But hey, maybe my expectations are unreasonable.
And every small shop keeper / business owner should be only buying 'services' not standalone business broadband. BT currently has posters showing happy transactions on coffee shop owners taking payments, etc. As do some other providers wanting to be friends of businesses.
BT Broadband can take card payments, as can any other ISP, the end user needs to ensure that installation is then secure.

Banks use Verizon, Vodafone, BT etc, the security design remains the same irrespective of ISP. The ISPs job is not to ensure the security of installations in the business users network environment. At the end of the day, if a busines user decides to connect in a 15 year old end of life Windows XP machine and use that for a point of sale, the ISP can do zilch. The ISP isn't going to say "hey this is insecure."
Standard User Binary_Digit
(regular) Fri 16-Feb-18 16:52:41
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Re: XLN Telecom


[re: andy88] [link to this post]
 
Thanks for all that info of your experience. I’ll be setting up the connection and router so there shouldn’t be any issues like you experienced.

She’s decided this afternoon to go with Pulse8 instead as I’ve had (and a few friends) have had better experiences with them. Should be interesting as no ISP can find the premises (in the middle of the city centre) on the BT OR systems.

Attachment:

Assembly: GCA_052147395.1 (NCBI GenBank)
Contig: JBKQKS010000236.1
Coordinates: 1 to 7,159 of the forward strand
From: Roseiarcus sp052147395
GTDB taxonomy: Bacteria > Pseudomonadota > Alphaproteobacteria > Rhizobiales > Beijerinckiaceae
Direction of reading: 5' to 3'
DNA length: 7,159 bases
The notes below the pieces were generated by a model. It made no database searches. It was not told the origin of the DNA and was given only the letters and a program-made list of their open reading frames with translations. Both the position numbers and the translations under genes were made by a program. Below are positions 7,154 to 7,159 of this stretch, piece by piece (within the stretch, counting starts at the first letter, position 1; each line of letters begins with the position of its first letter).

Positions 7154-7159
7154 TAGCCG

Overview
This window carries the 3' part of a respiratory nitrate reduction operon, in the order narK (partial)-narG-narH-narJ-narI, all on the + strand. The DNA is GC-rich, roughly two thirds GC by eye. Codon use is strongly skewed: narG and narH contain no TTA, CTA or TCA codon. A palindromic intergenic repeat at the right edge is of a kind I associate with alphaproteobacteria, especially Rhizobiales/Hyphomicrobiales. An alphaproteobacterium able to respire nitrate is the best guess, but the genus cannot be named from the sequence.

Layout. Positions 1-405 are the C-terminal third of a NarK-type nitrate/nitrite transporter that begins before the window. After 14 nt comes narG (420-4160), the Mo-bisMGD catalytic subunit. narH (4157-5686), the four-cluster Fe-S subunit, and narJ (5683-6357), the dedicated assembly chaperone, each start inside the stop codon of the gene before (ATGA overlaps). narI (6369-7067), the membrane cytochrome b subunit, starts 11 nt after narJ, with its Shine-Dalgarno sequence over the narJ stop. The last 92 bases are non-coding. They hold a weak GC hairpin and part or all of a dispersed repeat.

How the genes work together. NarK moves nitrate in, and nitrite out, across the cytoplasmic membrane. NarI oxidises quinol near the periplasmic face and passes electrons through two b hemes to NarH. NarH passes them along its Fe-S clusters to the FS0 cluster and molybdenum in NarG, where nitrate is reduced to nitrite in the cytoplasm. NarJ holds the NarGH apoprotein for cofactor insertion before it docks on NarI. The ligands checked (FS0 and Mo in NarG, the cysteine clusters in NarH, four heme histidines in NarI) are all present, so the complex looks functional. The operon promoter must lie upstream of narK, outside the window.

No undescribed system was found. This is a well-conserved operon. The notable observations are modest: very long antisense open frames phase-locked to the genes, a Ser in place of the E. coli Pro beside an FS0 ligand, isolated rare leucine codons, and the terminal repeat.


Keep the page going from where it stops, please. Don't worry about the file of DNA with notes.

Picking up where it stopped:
She does not need a public/guest WiFi.
Standard User technoman29
(newbie) Fri 16-Feb-18 21:39:27
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Re: XLN Telecom


[re: Binary_Digit] [link to this post]
 
Just checking my monitoring and noticed this thread, I work at XLN tech so if you do decide to go with XLN and need any support you dont get on the phone feel free to PM me
Administrator MrSaffron
(staff) Sat 17-Feb-18 14:42:08
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Re: XLN Telecom


[re: technoman29] [link to this post]
 
I have no opinion on whether this is or is not a member of the XLN tech team, but as always never divulge personal details to people when you cannot be certain who they are.

The author of the above post is a thinkbroadband staff member. It may not constitute an official statement on behalf of thinkbroadband.
Standard User technoman29
(newbie) Sat 17-Feb-18 14:56:32
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Re: XLN Telecom *DELETED*


[re: MrSaffron] [link to this post]